So you took the GMAT and are not happy with your score.
First and foremost, you should not be feeling depressed by your score, even if that score is not what you wanted or what you expected. The GMAT is often difficult to do well on. Take the next few days to assess what you did to prepare, whether you did as much as you could or should have, and how you could have done more to ensure you have the score you wanted. Assess whether the course you took or tutor you worked with was really in line with your learning style and whether you should have recognized that earlier and done something to make the course or tutoring more effective. Finally, stop beating yourself up if you did not get what you wanted or expected. It often takes a couple stabs at the test before you settle down enough to achieve your best score. To provide you some perspective, the arithmetic mean (a little GMAT speak for you) score is 544 and 78% of test takers score below 650, according to the Graduate Management Admission Council.
What this should tell you is that you are not that unique in your struggles. You should also take heart from how much you’ve improved from your initial GMAT score or your initial diagnostic test. If you’ve improved, it shows that you are moving in the right direction and all you need to do is figure out what steps you need to take to get over the final hurdles. It also tells you that you can improve, though it might not have happened as quickly as you would like. The only steps left are to determine how to make that improvement happen.
You should critically assess what influenced your score improvements (or lack thereof).
If you took a course and saw good improvements you should consider a private tutor. If your results were disappointing, you should consider whether the teaching style or philosophy of the company was the problem, whether you did not commit to following the approach, or whether you were not able to complete the work due to work or family concerns. If the problem was the teaching style or philosophy then it is best to look into other course providers. If the problem was with your work then you haven’t really taken a course and you should take one when you have the time to dedicate to the work.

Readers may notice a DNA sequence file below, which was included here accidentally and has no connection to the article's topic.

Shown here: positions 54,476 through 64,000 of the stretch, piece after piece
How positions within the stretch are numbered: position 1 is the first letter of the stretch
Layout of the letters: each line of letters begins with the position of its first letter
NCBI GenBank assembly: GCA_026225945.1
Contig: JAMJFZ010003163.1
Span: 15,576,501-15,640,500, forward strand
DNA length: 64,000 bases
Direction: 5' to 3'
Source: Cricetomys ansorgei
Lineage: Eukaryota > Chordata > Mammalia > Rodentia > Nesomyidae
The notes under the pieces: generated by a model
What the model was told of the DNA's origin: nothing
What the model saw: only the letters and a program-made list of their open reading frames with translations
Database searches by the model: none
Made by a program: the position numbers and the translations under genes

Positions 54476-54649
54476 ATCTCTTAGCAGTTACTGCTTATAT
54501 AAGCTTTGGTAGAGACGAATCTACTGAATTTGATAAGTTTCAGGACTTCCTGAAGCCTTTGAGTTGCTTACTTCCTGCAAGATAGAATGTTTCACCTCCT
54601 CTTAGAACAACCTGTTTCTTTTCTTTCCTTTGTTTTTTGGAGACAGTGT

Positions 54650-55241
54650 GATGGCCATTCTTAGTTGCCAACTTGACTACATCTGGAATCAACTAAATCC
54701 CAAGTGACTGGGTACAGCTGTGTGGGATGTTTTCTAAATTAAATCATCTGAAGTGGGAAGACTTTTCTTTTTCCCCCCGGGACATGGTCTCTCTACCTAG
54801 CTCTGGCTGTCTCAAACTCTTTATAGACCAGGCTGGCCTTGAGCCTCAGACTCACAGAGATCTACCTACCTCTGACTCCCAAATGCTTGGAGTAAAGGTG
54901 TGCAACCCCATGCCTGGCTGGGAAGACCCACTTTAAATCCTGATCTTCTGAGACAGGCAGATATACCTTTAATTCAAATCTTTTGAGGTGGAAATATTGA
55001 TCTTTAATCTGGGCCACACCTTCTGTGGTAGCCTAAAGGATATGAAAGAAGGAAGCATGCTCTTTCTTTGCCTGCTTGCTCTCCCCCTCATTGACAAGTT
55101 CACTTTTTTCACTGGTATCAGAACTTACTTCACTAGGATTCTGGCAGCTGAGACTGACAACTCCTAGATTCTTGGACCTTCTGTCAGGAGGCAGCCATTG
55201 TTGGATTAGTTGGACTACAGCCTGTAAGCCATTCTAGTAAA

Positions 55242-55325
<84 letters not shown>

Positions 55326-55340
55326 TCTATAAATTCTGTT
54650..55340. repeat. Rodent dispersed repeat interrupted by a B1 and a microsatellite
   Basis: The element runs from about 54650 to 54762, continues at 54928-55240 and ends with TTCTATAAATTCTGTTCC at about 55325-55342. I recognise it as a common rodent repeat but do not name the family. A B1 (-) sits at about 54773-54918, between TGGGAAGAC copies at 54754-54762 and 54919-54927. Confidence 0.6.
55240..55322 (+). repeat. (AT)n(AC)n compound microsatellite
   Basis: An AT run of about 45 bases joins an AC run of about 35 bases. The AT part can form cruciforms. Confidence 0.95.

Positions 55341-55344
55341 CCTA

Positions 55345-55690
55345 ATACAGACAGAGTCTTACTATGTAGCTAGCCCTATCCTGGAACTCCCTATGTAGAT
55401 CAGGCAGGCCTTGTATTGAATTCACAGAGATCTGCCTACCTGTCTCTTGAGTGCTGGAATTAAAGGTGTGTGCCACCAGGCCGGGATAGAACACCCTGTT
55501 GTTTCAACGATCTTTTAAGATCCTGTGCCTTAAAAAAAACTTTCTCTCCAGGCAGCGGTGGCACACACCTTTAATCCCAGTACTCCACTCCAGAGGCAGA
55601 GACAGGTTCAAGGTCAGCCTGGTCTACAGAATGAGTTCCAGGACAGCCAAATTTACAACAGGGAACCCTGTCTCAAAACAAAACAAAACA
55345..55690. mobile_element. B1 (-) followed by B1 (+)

If you hired a tutor and saw a good increase in your score, you should assess whether that tutor can take you further or whether you need a new voice. If you work well with that tutor and he or she offers the resources and information to take you further, then you should be working with them. If you didn’t find the tutor effective or felt you exhausted the resources and materials he or she had to offer, then you should look for a new tutor or a course.
If you did self-study and you saw a great improvement you should look into tutoring. If you saw little or no gain then you should get into a course or hire a tutor as soon as possible.
The GMAT is among the most competitive entrance exams given for post-graduate programs and nobody would dispute that the test has become one of the biggest factors for gaining admission to b-school. By maximizing each learning opportunity, you can realize your highest potential GMAT score and bring yourself closer to your dream schools.
For information on Bell Curves courses or tutoring that could help you take the next step in your GMAT score, visit us at gmat.bellcurves.com.